One of the more farcical moments of the 2011 presidential primary season came after Minnesota Rep. Michelle Bachmann attacked Texas Gov. Rick Perry for supporting a state program that vaccinated 11- and 12-year-old girls against the Human Papillomavirus (HPV), a common sexually transmitted infection that can lead to cervical cancer.
Perry had already abandoned his state’s school-based vaccination program to appease religious conservatives. But Bachmann knew he was still vulnerable, so she took to the TV talk shows to warn the citizenry that the HPV vaccine could cause not only sexual promiscuity but . . . brain damage! Her evidence consisted of a second-hand anecdote about a girl from Tampa who, in her words, “took that vaccine, that injection, and suffered from mental retardation thereafter.”
The vaccine’s safety was already well established at the time, and so was its effectiveness. Health authorities had recommended that all girls receive a three-dose regimen at age 11 or 12 to ensure that they’d be protected at whatever age they became sexually active. But it wasn’t yet clear what impact that effort would have. Could mass vaccination protect a generation of young women from infection? The answer—revealed in a new study from the Centers for Disease Control and Prevention—is a resounding yes.
In a study spanning eight years, CDC researchers compared women’s HPV infection rates for two four-year periods—one just before the vaccine reached the market (2003-2006), and one just after (2007-2010). For women 20 and older, the infection rate changed little between the two periods. But the study documented a dramatic shift among 14- to 19-year-olds, the first cohort targeted for routine early vaccination.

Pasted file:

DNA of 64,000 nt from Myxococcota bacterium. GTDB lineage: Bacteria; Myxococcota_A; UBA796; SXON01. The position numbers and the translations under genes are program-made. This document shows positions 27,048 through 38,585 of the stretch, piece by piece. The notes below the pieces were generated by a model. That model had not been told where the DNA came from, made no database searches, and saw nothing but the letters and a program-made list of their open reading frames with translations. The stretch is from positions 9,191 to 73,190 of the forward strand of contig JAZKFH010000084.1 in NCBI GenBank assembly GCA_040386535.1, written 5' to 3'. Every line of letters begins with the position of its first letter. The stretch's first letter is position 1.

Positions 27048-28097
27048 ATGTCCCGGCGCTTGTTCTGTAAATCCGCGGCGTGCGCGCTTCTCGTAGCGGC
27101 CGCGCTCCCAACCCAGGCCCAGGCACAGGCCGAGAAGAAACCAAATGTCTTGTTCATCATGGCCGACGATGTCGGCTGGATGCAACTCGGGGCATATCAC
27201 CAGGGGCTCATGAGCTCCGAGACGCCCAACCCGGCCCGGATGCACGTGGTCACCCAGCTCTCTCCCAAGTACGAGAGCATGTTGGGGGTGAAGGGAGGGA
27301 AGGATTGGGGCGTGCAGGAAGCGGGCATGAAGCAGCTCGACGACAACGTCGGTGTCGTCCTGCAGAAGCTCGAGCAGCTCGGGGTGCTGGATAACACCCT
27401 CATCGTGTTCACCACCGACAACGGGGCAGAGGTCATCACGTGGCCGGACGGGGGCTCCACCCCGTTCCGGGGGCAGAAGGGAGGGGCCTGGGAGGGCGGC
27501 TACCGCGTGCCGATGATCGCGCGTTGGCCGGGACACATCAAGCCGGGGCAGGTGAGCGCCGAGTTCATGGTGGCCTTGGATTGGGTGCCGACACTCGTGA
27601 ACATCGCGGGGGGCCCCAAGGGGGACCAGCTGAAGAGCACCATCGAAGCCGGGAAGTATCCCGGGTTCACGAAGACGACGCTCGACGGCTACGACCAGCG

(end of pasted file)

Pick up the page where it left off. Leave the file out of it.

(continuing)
As this graph shows, that group’s infection rate fell by more than half between the two periods. During the “pre-vaccine era,” roughly 12% tested positive for the cancer-causing types of HPV. In the “vaccine era” of 2007 to 2010, only 5% tested positive.
The finding is all the more impressive when you consider that only a third of 13- to 17-year-old girls had received the full three-dose regimen by 2010. Roughly half had received at least one dose, suggesting that even partial vaccination may reduce the risk of infection.
Vaccination rates have risen steadily since the vaccine hit the market in 2006, but the U.S. still lags far behind other countries. Rwanda has achieved 90% coverage, according to CDC officials, and many European countries have reached the 80% range.
The ultimate payoff, here and abroad, will be tens of thousands of cancers averted and lives saved. As for promiscuity and “retardation,” the new results show no cause for concern. The overall level of sexual activity didn’t change between the two periods, and there is still no evidence that the vaccine is scrambling people’s brains (except in some political circles).